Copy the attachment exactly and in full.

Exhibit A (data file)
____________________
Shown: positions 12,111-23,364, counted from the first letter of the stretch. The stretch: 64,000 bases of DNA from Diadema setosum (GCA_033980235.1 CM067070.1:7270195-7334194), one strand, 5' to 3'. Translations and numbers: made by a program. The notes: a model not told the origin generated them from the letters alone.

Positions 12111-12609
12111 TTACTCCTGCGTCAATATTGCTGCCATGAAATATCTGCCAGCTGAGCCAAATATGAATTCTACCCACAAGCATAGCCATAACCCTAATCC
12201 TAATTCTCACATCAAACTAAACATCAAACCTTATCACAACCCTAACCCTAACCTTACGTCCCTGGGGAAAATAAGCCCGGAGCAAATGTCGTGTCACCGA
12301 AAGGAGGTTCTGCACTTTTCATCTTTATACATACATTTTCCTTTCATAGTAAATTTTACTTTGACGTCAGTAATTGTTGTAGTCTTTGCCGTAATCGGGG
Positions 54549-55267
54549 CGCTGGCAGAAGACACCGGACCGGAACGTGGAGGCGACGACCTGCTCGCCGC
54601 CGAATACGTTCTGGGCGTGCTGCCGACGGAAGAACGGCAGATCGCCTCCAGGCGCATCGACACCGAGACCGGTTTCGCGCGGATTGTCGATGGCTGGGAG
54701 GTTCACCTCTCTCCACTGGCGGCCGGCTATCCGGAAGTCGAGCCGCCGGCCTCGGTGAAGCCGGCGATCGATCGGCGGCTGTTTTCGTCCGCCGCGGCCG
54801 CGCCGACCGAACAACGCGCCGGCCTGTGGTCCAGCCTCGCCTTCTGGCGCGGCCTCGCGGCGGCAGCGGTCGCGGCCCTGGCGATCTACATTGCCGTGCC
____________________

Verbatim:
Shown: positions 12,111-23,364, counted from the first letter of the stretch. The stretch: 64,000 bases of DNA from Diadema setosum (GCA_033980235.1 CM067070.1:7270195-7334194), one strand, 5' to 3'. Translations and numbers: made by a program. The notes: a model not told the origin generated them from the letters alone.

Positions 12111-12609
12111 TTACTCCTGCGTCAATATTGCTGCCATGAAATATCTGCCAGCTGAGCCAAATATGAATTCTACCCACAAGCATAGCCATAACCCTAATCC
12201 TAATTCTCACATCAAACTAAACATCAAACCTTATCACAACCCTAACCCTAACCTTACGTCCCTGGGGAAAATAAGCCCGGAGCAAATGTCGTGTCACCGA
12301 AAGGAGGTTCTGCACTTTTCATCTTTATACATACATTTTCCTTTCATAGTAAATTTTACTTTGACGTCAGTAATTGTTGTAGTCTTTGCCGTAATCGGGG
Positions 54549-55267
54549 CGCTGGCAGAAGACACCGGACCGGAACGTGGAGGCGACGACCTGCTCGCCGC
54601 CGAATACGTTCTGGGCGTGCTGCCGACGGAAGAACGGCAGATCGCCTCCAGGCGCATCGACACCGAGACCGGTTTCGCGCGGATTGTCGATGGCTGGGAG
54701 GTTCACCTCTCTCCACTGGCGGCCGGCTATCCGGAAGTCGAGCCGCCGGCCTCGGTGAAGCCGGCGATCGATCGGCGGCTGTTTTCGTCCGCCGCGGCCG
54801 CGCCGACCGAACAACGCGCCGGCCTGTGGTCCAGCCTCGCCTTCTGGCGCGGCCTCGCGGCGGCAGCGGTCGCGGCCCTGGCGATCTACATTGCCGTGCC